Easy access to third-party software with deb-get

Geek Boutique

© Photo by Artem Gavrysh on Unsplash

© Photo by Artem Gavrysh on Unsplash

Article from Issue 265/2022

Deb-get gives Debian and Ubuntu users easy access to third-party software.

Searching for third-party repositories, and configuring your computer to use them, requires time and attention. Wouldn't it be simpler if you could access all these packages with a single tool? A new command-line utility called deb-get [1] makes it easy to find and install third-party .deb packages for Debian and Ubuntu systems. deb-get allows a user to quickly set up and update software that is not available in your distro's repositories. According to the developers, the goal of the deb-get project is to provide "…apt-get functionality for .debs published in third-party repositories or via direct download."

The inspiration for deb-get is the Software Boutique, which deb-get lead developer Martin Wimpress worked on through his contributions to the MATE desktop. The Software Boutique is a curated collection of best-in-class software for users who are weary of the bloat and information overload of conventional package management systems. The idea is, you are not shopping at a supersized department store – you're shopping at a much smaller boutique. Although deb-get doesn't have the glossy graphic interface of the Software Boutique, it shares the goal of offering a curated software collection.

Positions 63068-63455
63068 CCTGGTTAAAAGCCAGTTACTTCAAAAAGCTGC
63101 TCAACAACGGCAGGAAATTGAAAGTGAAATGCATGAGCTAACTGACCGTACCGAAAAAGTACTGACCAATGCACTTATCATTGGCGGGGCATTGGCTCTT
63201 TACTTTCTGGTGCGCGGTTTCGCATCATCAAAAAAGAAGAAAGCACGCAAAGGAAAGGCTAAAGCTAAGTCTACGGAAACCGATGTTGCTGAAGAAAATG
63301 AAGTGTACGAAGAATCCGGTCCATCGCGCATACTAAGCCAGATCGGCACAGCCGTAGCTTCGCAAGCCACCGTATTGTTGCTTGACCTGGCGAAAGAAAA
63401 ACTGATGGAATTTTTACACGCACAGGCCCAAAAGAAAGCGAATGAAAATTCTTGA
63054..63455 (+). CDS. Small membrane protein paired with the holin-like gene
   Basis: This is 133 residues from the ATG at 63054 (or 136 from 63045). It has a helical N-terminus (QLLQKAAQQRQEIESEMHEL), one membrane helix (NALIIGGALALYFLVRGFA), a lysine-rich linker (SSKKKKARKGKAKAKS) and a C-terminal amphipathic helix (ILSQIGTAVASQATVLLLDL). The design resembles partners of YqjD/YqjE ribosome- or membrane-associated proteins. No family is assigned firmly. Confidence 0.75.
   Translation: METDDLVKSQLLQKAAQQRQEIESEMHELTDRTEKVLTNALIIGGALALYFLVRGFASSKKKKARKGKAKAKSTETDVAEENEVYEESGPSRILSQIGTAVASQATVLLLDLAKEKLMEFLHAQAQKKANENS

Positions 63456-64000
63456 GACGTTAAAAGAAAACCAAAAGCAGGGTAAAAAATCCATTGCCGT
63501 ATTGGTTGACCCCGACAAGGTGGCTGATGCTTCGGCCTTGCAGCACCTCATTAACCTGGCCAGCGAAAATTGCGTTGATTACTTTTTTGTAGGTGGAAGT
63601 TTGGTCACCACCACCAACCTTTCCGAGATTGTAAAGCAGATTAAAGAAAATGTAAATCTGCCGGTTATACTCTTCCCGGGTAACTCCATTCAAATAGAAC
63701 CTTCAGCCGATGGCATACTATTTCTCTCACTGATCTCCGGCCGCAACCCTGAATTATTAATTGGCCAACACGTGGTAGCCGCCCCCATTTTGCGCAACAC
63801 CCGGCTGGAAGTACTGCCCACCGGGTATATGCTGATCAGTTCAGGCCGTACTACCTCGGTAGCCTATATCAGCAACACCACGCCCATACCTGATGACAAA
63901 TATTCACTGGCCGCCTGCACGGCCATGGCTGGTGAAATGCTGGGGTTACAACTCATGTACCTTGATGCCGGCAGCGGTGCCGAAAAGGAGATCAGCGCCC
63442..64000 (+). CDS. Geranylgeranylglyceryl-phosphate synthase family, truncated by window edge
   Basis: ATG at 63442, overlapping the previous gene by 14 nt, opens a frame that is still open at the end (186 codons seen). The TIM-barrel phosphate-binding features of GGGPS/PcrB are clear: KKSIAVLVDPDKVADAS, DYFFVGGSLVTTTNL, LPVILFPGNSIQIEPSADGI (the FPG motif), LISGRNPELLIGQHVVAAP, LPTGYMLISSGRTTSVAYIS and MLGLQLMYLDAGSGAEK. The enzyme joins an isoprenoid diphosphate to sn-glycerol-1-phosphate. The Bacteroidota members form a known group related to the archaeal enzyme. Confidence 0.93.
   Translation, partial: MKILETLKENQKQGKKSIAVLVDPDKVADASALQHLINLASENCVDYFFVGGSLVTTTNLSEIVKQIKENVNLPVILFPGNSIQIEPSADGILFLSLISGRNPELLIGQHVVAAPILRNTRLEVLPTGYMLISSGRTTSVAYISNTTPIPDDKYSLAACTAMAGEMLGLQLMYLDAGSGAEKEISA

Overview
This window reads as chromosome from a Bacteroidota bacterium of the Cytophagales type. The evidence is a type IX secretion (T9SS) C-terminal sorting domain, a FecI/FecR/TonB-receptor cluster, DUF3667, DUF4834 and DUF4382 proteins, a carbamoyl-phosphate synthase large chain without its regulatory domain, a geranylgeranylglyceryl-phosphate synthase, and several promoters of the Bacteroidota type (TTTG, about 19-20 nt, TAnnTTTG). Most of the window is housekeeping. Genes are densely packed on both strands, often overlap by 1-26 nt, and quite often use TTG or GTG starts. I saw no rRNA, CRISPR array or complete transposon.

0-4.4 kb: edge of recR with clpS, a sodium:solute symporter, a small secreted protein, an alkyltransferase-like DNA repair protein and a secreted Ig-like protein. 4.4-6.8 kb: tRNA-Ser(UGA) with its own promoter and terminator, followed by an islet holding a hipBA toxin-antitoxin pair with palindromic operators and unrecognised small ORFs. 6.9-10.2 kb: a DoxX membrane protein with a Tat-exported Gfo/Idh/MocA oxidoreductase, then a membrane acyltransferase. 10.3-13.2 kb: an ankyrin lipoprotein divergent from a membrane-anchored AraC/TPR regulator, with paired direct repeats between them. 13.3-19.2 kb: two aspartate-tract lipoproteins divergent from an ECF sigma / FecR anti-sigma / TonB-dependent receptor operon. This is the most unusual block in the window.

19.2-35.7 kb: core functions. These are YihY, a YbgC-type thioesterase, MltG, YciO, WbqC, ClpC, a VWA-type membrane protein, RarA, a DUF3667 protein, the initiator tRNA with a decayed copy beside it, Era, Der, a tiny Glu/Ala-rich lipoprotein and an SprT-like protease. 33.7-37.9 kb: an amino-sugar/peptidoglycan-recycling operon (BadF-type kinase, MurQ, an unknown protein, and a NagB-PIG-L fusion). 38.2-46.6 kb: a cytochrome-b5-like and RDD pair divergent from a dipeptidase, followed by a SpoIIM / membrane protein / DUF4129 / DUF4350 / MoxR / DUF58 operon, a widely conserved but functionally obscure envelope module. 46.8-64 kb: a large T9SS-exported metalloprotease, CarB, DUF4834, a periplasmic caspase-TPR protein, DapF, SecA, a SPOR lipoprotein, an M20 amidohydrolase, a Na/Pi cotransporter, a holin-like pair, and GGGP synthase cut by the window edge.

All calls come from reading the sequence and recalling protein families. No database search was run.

Both Debian and Ubuntu maintain extensive package repositories with thousands of packages for a wide range of uses; however, there are several reasons why a .deb package might only exist in a third-party repository. For instance, the package might not have been added to the official repositories yet. Or, even if some version of the software is in the official repository, a newer version might be available directly from the developer. And, as most Linux users know, one reason why a package might only be on a third-party site is because license restrictions do not allow it to be included with a Linux distro – either by the developer's choice or because the restrictive license violates the policies of the Linux distribution.


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